Q: Ilyce, my wife and I have a great house in a great neighborhood in Atlanta. It is worth in excess of $400,000.

We owe $130,000 on the first mortgage, which is a 15-year fixed-rate loan at 4.875 percent. We have a home equity line of credit (HELOC) with a balance of $13,000. That loan is at an adjustable rate mortgage (ARM) that is currently fixed at 2 percent.

We’ve decided to aggressively pay off both loans in the next 3 years. The question is, should we refinance both loans into one 15-year fixed-rate mortgage at a lower rate or use the home equity line of credit to pay off the first loan, and then pay that loan off at the much lower rate.

A: Don’t refinance. If your goal is to eliminate your debt load over the next three years, you won’t get much benefit out of the lower interest rate. Some refinances cost homeowners two to five thousand dollars.

I really don’t think you’ll get your money out of it. Instead, put all that extra cash you’d shell out for closing costs toward paying off your home mortgage, and then your home equity line of credit.

Why pay off your primary mortgage first? Well, with interest rates as low as they are today and with rates likely staying low for a while, you’ll benefit from the reduction in your loan balance on your first mortgage. If you’ve had your 15-year mortgage for some time, your payment will go towards paying principal down and shortening the life of your loan considerably.

Your equity line of credit is rather low and you’ll be able to pay off that loan amount in a rather short amount of time, so you might as well enjoy the extraordinary low interest rate that loan carries now, while you have it.

If you were to use your equity line to pay off your primary loan, the risk you’d take is that the interest rate home equity line of credit could jump up immediately as interest rates rise. So you’d be hedging yourself by paying down your primary mortgage and keeping some of your equity line.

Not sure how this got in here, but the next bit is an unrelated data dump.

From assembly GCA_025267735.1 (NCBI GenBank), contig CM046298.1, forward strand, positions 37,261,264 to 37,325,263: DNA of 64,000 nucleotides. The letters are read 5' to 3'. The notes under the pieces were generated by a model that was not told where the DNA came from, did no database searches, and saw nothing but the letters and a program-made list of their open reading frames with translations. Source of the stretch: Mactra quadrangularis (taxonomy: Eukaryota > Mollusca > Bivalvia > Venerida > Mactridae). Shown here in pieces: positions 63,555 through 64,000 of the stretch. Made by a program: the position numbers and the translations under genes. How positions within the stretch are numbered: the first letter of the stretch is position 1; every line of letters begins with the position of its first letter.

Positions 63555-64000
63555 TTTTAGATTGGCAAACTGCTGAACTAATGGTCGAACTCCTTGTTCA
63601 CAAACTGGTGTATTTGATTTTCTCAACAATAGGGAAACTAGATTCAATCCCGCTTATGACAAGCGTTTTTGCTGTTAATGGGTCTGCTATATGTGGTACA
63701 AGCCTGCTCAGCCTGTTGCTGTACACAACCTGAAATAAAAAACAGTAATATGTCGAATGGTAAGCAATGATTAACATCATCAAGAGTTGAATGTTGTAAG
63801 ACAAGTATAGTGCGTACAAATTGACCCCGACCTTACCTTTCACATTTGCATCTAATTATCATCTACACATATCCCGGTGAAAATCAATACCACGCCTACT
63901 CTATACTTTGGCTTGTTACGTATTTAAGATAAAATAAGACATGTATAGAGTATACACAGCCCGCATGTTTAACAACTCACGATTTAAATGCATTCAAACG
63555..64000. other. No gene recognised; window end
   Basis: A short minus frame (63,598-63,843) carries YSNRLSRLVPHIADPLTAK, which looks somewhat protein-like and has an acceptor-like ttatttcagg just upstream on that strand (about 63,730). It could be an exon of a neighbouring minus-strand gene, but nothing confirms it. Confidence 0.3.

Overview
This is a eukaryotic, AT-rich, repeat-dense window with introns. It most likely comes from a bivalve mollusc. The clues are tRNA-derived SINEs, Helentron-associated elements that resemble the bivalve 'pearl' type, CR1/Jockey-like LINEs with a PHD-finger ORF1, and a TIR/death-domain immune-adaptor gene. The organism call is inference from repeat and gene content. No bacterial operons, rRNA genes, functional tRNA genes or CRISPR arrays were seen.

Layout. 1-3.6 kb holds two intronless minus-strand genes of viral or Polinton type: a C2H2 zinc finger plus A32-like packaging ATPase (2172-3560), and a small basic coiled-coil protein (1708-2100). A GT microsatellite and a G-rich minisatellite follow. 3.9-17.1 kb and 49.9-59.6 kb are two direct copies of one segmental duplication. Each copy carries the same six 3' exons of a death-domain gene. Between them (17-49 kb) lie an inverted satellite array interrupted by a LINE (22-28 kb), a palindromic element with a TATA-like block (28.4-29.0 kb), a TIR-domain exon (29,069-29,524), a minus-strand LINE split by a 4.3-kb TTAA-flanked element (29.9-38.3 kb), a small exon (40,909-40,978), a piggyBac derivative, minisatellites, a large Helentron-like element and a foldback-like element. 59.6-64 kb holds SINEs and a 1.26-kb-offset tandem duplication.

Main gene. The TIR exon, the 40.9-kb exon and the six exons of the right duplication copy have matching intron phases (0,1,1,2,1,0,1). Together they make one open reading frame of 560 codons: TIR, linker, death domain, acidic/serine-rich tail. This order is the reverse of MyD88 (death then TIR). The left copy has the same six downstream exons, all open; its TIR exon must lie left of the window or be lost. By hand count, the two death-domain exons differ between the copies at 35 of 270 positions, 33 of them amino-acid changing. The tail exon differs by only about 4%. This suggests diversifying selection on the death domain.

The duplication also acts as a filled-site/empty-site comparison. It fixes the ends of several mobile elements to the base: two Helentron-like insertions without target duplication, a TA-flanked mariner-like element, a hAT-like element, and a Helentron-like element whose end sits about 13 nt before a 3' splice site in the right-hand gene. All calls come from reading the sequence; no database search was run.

While a 15-year loan at 4.875 seems “high” compared to the 4.1 percent some folks are scoring on 15-year loans at the moment, it’s an excellent long-term rate and you might not break even for several years given how little you will save and how much you’ll pay to close if you decide to refinance now.

If you found a lender that was willing to refinance your 15-year loan without any points and fees, then you’d save immediately on your monthly payment. However, if you look at the difference in your monthly payment between what you are currently paying monthly and what you would pay on your new loan, you might think that the difference is your savings. But when you refinance, you extend the length of your loan.

To actually compare your current loan with what you would receive on a new fifteen year loan, you need to compare both loans with the same end date. If you are five years into your 15-year mortgage, you’d need to compare that mortgage with a new 15-year mortgage but change the maturity date to ten years to actually see your monthly savings. At that point you’ll realize that the monthly savings are pretty small on your loan balance.

Remember, when you have a 15-year loan, you’re already paying a substantial amount toward the principal of the loan each month. Making an extra payment a year might only shave off a year or two of payments – still a substantial sum, but not nearly the bang for your buck that you get with a 30-year loan. That’s because you’ve already saved those 15 years of interest and are now working on shaving another 5 years.

I ran the numbers on a $200,000 15-year loan at 4.875. The monthly payment is $1,569. Every extra annual payment of $1,569 will shave another year off the loan. So, if you make one extra payment per year, you’ll cut your loan term to 14 years. If you make two payments, you’ll pay off the loan in 13 years, and so on.

If you make a $1,569 extra payment each month, or 12 extra payments per year, you’ll pay off the loan in 7 years, and only pay $31,000 in interest.

In your case, you want to pay off both loans in three years. If you can find about $160,000 in cash to do that, then you’ll be able to achieve that goal.

There are a bunch of calculators online that will help you make the calculations. I used the amortization calculator at eloan.com, but there’s also a good calculator at ThinkGlink.com and on many other sites.